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Sergey Narkevich

Sergey Narkevich

- currently a strategy analyst with Promsvyazbank PJSC, Moscow, Russia- experience in Russian banking and economy since 2004- expertise in analyzing energy commodities markets- building…

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What Iron Ore Futures Tell Us About Oil Prices

What Iron Ore Futures Tell Us About Oil Prices

Recent Commodity Prices Dynamics

With commodity prices falling precipitously during the last 2 years it has been a hard time for both commodity market analysts and commodity exporting countries’ finance ministers. Expectations of prices moving even lower are still elevated especially for oil and other energy resources. Nevertheless, there was a bright spot recently: a range of metals prices have rebounded from near all-time lows. Iron ore took most headlines with an almost 40 percent jump since January 2016 for the 62 percent ferrous content shipments delivered to Qingdao China.

(Click to enlarge)

Basic Model

Does it mean anything for other commodities – and for oil in particular? The answer seems “yes”. Iron ore futures taken with a 7 months lag are having surprising success in modeling future oil price scenarios. Regression of monthly data for 2010-16 explains 76 percent of Brent oil price dynamics. If we take 2013-16 data period we get an increased 91 percent R-squared. Related: Eni Hopes To Develop Supergiant Gas Field By 2017

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What Is in This Connection?

This connection makes sense if the price of iron ore is considered as relating to approved investment projects with certain amounts of steel and other construction materials needed. Oil at the same time is much more flexible in its use and can be consumed right away. In other words, iron ore consumers plan and forecast their supplies more in advance than oil – statistically 6 months seems the planning gap.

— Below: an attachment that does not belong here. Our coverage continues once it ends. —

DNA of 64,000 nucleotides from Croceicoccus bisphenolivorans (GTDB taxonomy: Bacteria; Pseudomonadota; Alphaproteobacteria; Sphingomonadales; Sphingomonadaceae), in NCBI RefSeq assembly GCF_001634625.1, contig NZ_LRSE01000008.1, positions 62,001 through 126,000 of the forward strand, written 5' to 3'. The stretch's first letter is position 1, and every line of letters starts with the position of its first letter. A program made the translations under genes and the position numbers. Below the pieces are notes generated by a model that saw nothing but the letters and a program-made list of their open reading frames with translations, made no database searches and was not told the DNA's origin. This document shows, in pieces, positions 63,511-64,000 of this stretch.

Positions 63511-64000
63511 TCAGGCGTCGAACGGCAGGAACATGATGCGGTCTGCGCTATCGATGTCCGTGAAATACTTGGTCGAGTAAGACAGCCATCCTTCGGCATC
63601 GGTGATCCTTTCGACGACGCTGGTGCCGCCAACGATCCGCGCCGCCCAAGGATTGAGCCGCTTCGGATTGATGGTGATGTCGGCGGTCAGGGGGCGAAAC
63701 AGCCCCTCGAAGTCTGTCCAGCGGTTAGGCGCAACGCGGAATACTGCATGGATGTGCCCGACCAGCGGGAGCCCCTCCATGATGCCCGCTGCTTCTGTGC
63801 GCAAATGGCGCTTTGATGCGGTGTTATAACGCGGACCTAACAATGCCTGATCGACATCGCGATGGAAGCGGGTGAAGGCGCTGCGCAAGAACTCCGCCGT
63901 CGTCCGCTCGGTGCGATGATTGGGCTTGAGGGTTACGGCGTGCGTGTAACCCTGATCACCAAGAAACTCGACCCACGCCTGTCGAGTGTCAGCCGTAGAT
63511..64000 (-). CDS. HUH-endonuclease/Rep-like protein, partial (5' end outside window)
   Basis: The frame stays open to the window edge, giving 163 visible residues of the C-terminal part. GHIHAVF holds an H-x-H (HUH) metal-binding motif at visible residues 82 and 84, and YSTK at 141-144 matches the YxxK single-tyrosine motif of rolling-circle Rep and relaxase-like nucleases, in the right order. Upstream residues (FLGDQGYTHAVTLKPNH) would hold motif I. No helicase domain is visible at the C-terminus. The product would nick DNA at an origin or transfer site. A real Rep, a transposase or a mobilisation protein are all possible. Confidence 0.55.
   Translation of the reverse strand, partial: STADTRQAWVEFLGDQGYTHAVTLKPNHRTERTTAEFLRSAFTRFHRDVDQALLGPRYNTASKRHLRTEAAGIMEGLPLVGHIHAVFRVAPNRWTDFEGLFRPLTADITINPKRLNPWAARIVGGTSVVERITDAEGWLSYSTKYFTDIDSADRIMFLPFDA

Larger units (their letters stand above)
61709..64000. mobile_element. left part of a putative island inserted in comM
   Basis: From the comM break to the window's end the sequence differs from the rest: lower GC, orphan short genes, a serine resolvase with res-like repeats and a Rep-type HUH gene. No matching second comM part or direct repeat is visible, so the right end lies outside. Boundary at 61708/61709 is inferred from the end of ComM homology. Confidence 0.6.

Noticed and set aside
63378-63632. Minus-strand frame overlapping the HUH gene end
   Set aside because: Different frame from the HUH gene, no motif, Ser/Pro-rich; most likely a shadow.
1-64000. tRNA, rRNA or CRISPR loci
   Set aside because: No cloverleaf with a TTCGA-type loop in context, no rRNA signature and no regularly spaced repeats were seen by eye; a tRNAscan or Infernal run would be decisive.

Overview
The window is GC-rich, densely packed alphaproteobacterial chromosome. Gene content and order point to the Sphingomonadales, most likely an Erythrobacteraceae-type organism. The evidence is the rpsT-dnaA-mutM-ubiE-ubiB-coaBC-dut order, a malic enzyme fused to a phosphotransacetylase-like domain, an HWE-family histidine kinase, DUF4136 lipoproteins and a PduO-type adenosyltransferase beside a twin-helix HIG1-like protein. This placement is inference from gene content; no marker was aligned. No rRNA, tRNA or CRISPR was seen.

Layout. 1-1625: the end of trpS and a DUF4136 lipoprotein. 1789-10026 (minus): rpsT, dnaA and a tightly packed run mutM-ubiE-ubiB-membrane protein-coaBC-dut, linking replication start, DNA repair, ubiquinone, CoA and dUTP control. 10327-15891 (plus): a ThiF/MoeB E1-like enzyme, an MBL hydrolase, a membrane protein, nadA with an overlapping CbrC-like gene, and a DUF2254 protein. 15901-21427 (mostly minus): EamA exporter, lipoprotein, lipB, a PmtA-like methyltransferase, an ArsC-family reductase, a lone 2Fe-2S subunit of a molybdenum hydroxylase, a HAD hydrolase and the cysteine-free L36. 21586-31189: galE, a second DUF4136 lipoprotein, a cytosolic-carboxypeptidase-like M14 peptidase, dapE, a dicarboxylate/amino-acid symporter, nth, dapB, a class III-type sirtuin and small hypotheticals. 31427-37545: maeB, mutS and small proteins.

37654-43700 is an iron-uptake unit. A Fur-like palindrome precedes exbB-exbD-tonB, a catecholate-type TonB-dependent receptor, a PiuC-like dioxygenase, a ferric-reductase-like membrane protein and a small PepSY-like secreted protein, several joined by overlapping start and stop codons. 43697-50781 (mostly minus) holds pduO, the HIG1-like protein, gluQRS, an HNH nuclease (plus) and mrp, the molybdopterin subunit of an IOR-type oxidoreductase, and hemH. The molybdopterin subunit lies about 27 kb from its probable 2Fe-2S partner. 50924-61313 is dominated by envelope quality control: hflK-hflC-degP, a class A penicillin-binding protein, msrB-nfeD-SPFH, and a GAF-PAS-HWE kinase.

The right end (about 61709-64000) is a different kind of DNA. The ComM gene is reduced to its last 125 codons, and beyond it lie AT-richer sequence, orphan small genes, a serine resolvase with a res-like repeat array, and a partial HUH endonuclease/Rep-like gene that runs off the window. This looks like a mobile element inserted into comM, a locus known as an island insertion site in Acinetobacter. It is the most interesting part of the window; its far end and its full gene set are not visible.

This gives a great possibility for forecasting oil prices taking recent data for metals and calculating the oil price for the next half-year period. Of course, the results of this approach are only supplementary to full supply-demand models and should be taken with great caution as oil depends on many other factors. Nevertheless, this simple approach may provide some guidance for future developments in the oil market. Related: Oil Majors Lose Faith In The North Sea – 100 Shut Downs Looming

Recent Oil Price Movements

What is interesting is the seeming undervaluation of Brent crude in recent months. Starting from September 2015 the Brent oil price stubbornly stayed below the regression line. About 5-10 dollars is sliced from Brent because of a number of factors such as global market volatility, geopolitical and other disturbances. It seemingly explains the difference between the forecast made using this simple calculations and our full-scale oil price model based on supply and demand.

 

  Related: Why Are Bankrupt Oil Companies Still Pumping?

(Click to enlarge)

(Click to enlarge)

Summary

While results of this naïve model are based only on a single factor and should be taken with a high degree of caution, it nevertheless provides useful insight into where oil prices could go in the near future.
It is likely that we will see a rebound in oil prices, but they will still be lower than their potential.

By Sergey Narkevich for Oilprice.com

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  • Hoang Anh on May 17 2016 said:
    Your model is very interesting
    How about the impact of oil price on iron ore? Could you please discuss more about this
    thank you

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